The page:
The difference between fraud and misrepresentation is that fraud happens when a person or a party intentionally and willfully represents false information to deceive another party. In contrast, misrepresentation occurs when a person or a party unintentionally gives incorrect information to another party.


A false representation willfully made by a party to a contract in order to mislead the other party and induce him to enter into the contract is known as fraud.

The party making the false representation has made it either knowingly or negligently just to deceive the other party. The aggrieved party, relied on the statement, believing it to be true, and acted upon it, which became a cause of loss to the aggrieved party. In addition to this, the representation of the fact must be made before the conclusion of the contract. Concealment of a material fact in a contract also amounts to fraud, but mere silence does not amount to fraud except where the silence is equivalent to speech or where it is the duty of the person making the statement to speak.

Now the contract is voidable at the option of the aggrieved party, i.e., he has the right to perform or terminate the contract. Apart from that, any damages suffered by the injured party can also be claimed as well as he can sue the other party in court.

Example: A buys goods worth Rs. 3000 from B, a shopkeeper. A informs B that he will shortly pay the amount of the goods, as he cannot do so because of some financial difficulties. B believes it and allows A to purchase the goods on credit. A, on the other hand, has no intention of repaying B. This type of activity is then considered fraud.


Misrepresentation can be defined as an unintentional act of providing false information to the other party.

Misrepresentation happens when a party who believes a fact or information to be true conveys the same information to another party without ulterior motives. The other party relies on the statement or information and enters into the contract. But, later, it was found that the passed-on or conveyed information was false.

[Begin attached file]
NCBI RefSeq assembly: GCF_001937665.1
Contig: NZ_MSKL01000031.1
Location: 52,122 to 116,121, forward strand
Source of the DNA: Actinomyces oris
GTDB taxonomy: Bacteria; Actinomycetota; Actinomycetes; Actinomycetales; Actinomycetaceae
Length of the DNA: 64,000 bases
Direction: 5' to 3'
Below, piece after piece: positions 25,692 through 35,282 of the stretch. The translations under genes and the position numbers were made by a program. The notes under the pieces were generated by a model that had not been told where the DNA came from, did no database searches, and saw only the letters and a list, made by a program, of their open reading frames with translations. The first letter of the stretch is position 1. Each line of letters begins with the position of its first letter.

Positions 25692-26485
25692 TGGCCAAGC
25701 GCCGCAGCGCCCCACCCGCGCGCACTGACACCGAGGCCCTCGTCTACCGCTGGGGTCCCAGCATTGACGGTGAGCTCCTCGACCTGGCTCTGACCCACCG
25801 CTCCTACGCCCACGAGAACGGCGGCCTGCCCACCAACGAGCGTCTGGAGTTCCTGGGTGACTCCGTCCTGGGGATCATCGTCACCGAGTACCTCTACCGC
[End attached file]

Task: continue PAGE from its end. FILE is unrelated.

It is important to remember that in misrepresentation, both parties are unaware that the information is false and enter into a contract assuming that the information is true. Let’s go through an example to understand the term “misrepresentation” in a better way.

Example: C says to D to purchase his car which is in a good condition, D purchased it in good faith but after a few days, the car did not function properly and D has to suffer a loss to repair the car. So the act amounts to misrepresentation as C believes that the car works properly but this is not so.


Differences between fraud and misrepresentation

Section 2 (17) of the Indian Contract Act, 1872Section 2 (18) of the Indian Contract Act, 1872
The purpose of fraud is to deceive the other party.The purpose of misrepresentation is not to deceive the other party
In the event of fraud, the harmed party may sue for damagesIn the case of misrepresentation, however, the harmed party cannot sue for damages.
In fraud, the party making the representation is aware of the truthIn misrepresentation, the party making the representation is unaware of the truth.
Fraud can be defined as the deliberate and willful representation of false information in order to deceive the other party and make them enter into a contract.Misrepresentation can be defined as an unintentional act of providing false information.
The contract is voidable even if the truth can be discovered in normal diligence.The contract is not voidable if the truth can be discovered in normal diligence.






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